What types of businesses can land government contracts? Are there certain verticals that do better?
The United States Federal Government is the largest customer in the world. They buy everything, from pencils to janitorial services, from software to aircraft carriers. As you can imagine they can buy in bulk, but they also buy small numbers of items.
What are some of the “strangest” government contracts you’re aware of?
We haven’t been directly involved, but yes, these contracts actually happened.
- The Smithsonian Institution spent $30,000 on dog and cat food in 2013.
- In 2016, a three-year $406,980 contract was signed with the VA office in New Orleans for yoga and tai chi classes.
- Also, in 2016, the VA office in Sarasota, Florida spent $13,146.72 on a bingo console.
More locally, the federal government spent over $50,000 for a bronze moose statue here in Maine at the Van Buren Land Port of Entry
What types of ownership might give us an advantage? Such as veteran or minority owned businesses?
The U.S. Small Business Administration has several contracting assistance programs. The federal government has contracting goals for each of these categories.
- Small Business (SB) – 23%
- Woman-Owned Small Business (WOSB) – 5%
- Small Disadvantaged Business (SDB) – 5%
- Includes associated 8a program
- HUBZone – 3%
- Service-Disabled Veteran-Owned SB (SDVOSB) – 3%
The U.S. Department of Veterans Affairs also has the Vets First Verification Program which allows verified businesses owned by Veterans or Service-disabled Veterans to compete for VA set aside contracts.
Are there other things companies can do or promote to make them a more attractive choice for a government contract?
At the end of the day, it is still relationship building and personal sales. I was at a conference where a presenter said, “The government doesn’t buy things, it’s just people that buy things.” It’s important to build these relationships before a contract is available. A business should use requests for information notices and sources sought notices as marketing endeavors. Use these opportunities to sell yourself as the industry expert and as the solution.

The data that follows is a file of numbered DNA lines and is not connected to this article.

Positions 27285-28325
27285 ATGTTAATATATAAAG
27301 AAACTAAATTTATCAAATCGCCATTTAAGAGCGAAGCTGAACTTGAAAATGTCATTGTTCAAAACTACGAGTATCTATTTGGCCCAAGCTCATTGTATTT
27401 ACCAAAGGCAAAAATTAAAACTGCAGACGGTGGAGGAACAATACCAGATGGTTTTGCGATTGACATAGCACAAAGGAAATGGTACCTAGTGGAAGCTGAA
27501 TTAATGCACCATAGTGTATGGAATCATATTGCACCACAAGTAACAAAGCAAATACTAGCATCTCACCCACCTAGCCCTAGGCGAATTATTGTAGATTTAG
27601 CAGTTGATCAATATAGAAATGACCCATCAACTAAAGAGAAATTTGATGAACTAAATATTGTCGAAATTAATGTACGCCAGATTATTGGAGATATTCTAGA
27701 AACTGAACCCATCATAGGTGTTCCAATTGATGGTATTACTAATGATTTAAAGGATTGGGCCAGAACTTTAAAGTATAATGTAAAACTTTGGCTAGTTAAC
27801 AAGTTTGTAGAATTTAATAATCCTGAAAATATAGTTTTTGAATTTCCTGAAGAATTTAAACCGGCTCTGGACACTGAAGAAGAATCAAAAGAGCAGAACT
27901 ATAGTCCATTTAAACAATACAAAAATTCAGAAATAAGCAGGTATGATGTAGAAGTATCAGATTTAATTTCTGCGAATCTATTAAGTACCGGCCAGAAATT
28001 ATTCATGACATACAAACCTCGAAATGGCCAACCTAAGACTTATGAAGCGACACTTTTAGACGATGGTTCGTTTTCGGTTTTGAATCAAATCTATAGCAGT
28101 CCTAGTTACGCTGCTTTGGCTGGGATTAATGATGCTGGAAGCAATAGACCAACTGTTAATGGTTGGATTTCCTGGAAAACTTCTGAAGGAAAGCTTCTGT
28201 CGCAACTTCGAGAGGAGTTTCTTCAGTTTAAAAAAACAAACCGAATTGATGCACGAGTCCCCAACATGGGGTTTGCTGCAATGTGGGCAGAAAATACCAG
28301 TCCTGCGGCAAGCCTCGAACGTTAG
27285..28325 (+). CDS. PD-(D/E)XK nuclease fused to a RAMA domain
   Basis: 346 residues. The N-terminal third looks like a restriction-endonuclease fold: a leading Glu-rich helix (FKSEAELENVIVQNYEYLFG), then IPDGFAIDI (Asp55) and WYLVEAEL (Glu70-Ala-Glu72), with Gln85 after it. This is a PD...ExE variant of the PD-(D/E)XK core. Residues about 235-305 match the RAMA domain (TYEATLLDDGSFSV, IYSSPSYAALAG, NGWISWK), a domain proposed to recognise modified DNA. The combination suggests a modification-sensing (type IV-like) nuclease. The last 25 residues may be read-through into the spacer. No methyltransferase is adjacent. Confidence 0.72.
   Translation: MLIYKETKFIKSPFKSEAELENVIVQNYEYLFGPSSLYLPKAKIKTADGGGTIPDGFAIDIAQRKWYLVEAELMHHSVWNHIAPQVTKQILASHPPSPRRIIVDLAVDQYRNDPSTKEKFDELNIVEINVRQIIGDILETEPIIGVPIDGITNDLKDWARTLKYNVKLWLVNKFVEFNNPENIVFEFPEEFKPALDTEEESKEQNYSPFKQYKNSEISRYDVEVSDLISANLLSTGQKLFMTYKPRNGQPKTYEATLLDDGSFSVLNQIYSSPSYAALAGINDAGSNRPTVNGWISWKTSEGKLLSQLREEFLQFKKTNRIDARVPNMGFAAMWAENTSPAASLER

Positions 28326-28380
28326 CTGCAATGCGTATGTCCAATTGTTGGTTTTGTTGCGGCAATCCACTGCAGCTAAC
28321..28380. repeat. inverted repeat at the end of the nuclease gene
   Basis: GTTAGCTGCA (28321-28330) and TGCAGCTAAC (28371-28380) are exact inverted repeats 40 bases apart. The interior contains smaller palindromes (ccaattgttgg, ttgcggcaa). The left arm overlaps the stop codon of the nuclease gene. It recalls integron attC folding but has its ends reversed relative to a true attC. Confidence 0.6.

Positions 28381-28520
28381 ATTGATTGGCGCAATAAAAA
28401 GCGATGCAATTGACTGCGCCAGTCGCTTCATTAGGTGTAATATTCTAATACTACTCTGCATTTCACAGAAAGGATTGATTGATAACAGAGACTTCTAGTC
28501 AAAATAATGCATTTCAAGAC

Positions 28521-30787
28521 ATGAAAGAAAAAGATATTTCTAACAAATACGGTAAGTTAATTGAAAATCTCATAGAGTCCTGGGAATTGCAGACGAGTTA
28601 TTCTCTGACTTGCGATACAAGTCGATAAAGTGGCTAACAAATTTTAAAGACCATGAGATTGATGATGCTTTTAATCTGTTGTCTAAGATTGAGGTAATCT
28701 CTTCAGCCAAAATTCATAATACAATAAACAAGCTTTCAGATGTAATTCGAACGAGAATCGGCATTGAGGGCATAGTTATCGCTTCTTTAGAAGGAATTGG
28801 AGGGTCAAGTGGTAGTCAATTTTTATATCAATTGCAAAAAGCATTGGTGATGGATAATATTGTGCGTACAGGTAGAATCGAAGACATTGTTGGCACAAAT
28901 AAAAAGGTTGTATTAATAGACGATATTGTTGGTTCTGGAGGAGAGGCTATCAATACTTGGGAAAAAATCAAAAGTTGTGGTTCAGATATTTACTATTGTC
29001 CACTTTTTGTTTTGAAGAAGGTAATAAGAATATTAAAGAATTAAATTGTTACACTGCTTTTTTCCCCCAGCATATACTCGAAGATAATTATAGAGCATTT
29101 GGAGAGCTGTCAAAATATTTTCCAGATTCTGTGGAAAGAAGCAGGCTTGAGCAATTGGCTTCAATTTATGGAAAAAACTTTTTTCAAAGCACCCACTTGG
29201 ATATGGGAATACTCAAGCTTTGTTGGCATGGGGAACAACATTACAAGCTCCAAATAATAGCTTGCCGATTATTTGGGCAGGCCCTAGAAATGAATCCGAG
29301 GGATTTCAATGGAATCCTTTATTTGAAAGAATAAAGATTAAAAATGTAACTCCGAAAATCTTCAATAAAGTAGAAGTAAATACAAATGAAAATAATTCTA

What kind of cybersecurity precautions need to be in place before contracting with the government?
There is a federal requirement to protect federal contract information. There are fifteen basic requirements to meet that. A lot of those are really straight forward business practices. It’s estimated that at least 70% of small businesses fall into these requirements.
On top of that, some clients who have controlled unclassified information need to meet the additional requirements of NIST 800-171.
This is a hot topic, with a lot of variables. I would encourage any business who is involved or would like to get involved with DoD work to reach out to a Maine PTAC counselor for more detailed information that would apply to your specific business.
What are some of the common mistake’s businesses make when going after government contracts?
Completeness of proposals and meeting timelines or expectations.
Incomplete proposals are the simplest way to ensure your offer is not considered. Imagine you’re the contracting officer. You have 17 proposals submitted to you. At first glance you see three of them are incomplete. You smile to yourself, because you just saved yourself a couple hours or reading by realizing you only have to review 14 proposals! All because three businesses can’t follow instructions. You don’t want to award a contract to someone who can’t follow instructions, right?
Meeting timelines is also critical. If a request for bid is due by 2:00pm that really means in-hand by 1:59pm. Not postmarked by that date and received in the next day’s mail. Not on a UPS truck en route. Not emailed at 2:01pm. In that same line of thinking is meeting expectations. If a solicitation says there’s a mandatory site visit on July 10 at 4:00pm, you have to go. Don’t try to schedule something that works better for you. Don’t drive by to try and conduct your own site visit. Most importantly, don’t put in all the effort to submit a proposal if you weren’t there. It was likely mandatory for good reason.